Many conservation practices are available for animal agriculture producers interested in protecting air and water quality, improving soil health or wildlife habitat, and increasing the productivity of animals, pastures, and crops. This module will especially focus on conservation practices impacting water quality with the goal of keeping clean water clean.
Farmers and ranchers can implement conservation practices on their own. They can also seek technical or financial assistance through agencies such as a local Conservation District or USDA Natural Resources Conservation Service (NRCS).
NRCS has developed approximately 160 conservation practice standards at the national level. States have the option of adopting a standard and using the same or more stringent criteria. Farmers should use state-adopted standards whenever available. To find out whether your state has adopted a certain standard, contact your local NRCS office.
Conservation practices relevant to water quality and animal agriculture can be divided into three categories. Clicking the link will take you to a virtual tour website that describes each practice and includes several photos.
Conservation practices should be implemented on an individual farm basis to ensure they are addressing a natural resource concern and will be effective in the particular farm setting.
Some questions to ask when evaluating whether a conservation practice will be beneficial for an animal agriculture operation:
For example, consider these fictional farms. Both have 200 dairy cows and are interested in developing a manure management system. They are both in the same state with similar soil types.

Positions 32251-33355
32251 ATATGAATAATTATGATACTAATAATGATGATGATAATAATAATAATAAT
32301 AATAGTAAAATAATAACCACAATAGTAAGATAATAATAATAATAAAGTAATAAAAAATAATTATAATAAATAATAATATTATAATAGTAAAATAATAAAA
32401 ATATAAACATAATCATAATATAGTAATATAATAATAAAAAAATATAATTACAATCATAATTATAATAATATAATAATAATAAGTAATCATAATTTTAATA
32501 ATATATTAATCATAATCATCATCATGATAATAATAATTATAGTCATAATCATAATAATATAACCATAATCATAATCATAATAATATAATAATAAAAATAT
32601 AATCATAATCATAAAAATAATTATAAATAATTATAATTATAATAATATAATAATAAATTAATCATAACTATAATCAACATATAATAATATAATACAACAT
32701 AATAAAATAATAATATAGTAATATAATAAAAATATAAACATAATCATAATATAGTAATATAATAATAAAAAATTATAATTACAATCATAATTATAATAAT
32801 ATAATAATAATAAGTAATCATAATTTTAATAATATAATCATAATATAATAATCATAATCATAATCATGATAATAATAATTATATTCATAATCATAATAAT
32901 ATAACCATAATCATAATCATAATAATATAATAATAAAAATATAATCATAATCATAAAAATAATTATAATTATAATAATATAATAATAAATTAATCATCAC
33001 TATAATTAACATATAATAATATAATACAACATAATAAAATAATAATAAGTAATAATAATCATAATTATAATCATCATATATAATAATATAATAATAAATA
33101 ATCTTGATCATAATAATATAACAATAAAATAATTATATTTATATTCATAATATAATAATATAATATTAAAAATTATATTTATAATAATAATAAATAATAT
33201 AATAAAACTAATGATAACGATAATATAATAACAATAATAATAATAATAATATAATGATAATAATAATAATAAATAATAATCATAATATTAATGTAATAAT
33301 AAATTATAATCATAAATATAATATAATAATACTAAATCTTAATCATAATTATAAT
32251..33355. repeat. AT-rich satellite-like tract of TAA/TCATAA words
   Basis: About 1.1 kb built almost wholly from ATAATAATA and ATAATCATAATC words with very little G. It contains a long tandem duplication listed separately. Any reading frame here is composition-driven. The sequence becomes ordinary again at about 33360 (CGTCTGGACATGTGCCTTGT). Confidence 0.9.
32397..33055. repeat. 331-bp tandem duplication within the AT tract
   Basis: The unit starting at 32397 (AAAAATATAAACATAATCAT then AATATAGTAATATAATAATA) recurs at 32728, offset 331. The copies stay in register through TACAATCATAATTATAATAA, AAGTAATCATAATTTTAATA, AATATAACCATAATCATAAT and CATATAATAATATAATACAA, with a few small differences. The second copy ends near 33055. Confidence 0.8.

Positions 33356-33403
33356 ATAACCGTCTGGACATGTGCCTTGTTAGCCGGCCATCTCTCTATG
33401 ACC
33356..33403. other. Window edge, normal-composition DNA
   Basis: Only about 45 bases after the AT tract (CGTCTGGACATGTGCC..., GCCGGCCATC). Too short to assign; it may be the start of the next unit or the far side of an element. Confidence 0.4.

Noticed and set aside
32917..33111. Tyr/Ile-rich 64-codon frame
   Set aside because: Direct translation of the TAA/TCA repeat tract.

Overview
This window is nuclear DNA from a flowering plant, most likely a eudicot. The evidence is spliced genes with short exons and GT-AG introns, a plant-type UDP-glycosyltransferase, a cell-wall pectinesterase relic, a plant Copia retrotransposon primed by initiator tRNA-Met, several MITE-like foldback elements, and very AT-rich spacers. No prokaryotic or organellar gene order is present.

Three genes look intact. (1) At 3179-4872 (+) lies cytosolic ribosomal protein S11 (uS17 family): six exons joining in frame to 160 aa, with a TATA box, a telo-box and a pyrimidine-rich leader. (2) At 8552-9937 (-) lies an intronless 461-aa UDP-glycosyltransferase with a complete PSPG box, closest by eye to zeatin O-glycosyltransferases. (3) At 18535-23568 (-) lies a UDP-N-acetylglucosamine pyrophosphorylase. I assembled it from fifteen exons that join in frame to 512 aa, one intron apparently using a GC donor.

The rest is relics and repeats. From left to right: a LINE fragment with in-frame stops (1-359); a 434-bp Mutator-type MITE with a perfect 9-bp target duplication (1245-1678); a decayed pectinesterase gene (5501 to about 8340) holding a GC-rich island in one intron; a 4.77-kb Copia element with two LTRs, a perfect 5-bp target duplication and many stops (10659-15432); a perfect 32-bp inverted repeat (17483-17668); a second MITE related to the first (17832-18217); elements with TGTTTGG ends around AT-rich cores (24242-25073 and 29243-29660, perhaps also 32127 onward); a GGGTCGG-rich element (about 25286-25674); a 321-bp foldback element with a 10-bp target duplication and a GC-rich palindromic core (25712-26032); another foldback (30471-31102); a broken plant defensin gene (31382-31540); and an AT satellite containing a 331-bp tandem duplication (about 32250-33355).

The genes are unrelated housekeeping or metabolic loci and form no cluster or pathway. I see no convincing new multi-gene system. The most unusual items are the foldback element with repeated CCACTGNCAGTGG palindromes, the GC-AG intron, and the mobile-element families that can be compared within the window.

Farm 1: There is a child in college interested in returning to help manage the farm, so future expansion is a strong possibility. The farm has sufficient cropland to use the manure they currently produce as crop fertilizer.
Farm 2: This farm is considering organic production. They do not have much cropland and must export most of their manure to neighboring crop farmers. This farm also has connections to organic crop farmers as well as the nursery and landscape industry.
While both farms have similar characteristics, they have very different goals. Their conservation plans could be very different. Farm 1 is likely to consider an earthen or concrete slurry manure storage structure with the biggest question being how large to make the structure considering a possible expansion in the near future. They are likely to develop a comprehensive nutrient management plan (CNMP) to ensure the cropland base continues to support any future expansion.
Farm 2 may look at manure collection and storage very differently. The cattle may have access to open lots (manure is handled as a solid) or grazing paddocks. Given the off-farm connections and lack of crop land, composting or other ways to generate value-added products may be an option. Marketing manure or exporting it off-farm will be important to this farm’s manure management plans.
Both farms intend to protect natural resources but need to implement different practices to reach their goals.